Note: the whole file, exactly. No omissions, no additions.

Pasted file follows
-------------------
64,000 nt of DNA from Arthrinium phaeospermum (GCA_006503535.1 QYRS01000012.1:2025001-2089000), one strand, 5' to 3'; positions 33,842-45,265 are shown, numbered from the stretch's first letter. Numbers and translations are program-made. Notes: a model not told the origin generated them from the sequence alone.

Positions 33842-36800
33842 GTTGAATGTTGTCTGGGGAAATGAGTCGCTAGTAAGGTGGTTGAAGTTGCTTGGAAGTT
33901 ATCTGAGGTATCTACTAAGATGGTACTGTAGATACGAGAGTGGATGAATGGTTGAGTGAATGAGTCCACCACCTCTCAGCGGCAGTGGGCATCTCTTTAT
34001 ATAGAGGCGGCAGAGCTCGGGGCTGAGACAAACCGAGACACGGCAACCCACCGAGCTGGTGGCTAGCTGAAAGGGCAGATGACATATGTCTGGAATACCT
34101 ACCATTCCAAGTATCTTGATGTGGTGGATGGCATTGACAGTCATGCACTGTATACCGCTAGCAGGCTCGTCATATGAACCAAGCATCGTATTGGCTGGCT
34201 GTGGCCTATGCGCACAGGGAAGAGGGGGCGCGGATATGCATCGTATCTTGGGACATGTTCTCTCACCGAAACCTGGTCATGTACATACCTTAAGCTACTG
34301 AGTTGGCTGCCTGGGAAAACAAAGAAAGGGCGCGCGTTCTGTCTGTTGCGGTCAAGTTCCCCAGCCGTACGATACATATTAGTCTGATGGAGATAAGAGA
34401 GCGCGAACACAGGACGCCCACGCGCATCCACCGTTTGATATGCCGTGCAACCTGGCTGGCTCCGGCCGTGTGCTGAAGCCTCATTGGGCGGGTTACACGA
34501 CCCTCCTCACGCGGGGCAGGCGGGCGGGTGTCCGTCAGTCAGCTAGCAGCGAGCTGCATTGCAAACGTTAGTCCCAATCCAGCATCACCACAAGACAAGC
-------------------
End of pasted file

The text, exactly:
64,000 nt of DNA from Arthrinium phaeospermum (GCA_006503535.1 QYRS01000012.1:2025001-2089000), one strand, 5' to 3'; positions 33,842-45,265 are shown, numbered from the stretch's first letter. Numbers and translations are program-made. Notes: a model not told the origin generated them from the sequence alone.

Positions 33842-36800
33842 GTTGAATGTTGTCTGGGGAAATGAGTCGCTAGTAAGGTGGTTGAAGTTGCTTGGAAGTT
33901 ATCTGAGGTATCTACTAAGATGGTACTGTAGATACGAGAGTGGATGAATGGTTGAGTGAATGAGTCCACCACCTCTCAGCGGCAGTGGGCATCTCTTTAT
34001 ATAGAGGCGGCAGAGCTCGGGGCTGAGACAAACCGAGACACGGCAACCCACCGAGCTGGTGGCTAGCTGAAAGGGCAGATGACATATGTCTGGAATACCT
34101 ACCATTCCAAGTATCTTGATGTGGTGGATGGCATTGACAGTCATGCACTGTATACCGCTAGCAGGCTCGTCATATGAACCAAGCATCGTATTGGCTGGCT
34201 GTGGCCTATGCGCACAGGGAAGAGGGGGCGCGGATATGCATCGTATCTTGGGACATGTTCTCTCACCGAAACCTGGTCATGTACATACCTTAAGCTACTG
34301 AGTTGGCTGCCTGGGAAAACAAAGAAAGGGCGCGCGTTCTGTCTGTTGCGGTCAAGTTCCCCAGCCGTACGATACATATTAGTCTGATGGAGATAAGAGA
34401 GCGCGAACACAGGACGCCCACGCGCATCCACCGTTTGATATGCCGTGCAACCTGGCTGGCTCCGGCCGTGTGCTGAAGCCTCATTGGGCGGGTTACACGA
34501 CCCTCCTCACGCGGGGCAGGCGGGCGGGTGTCCGTCAGTCAGCTAGCAGCGAGCTGCATTGCAAACGTTAGTCCCAATCCAGCATCACCACAAGACAAGC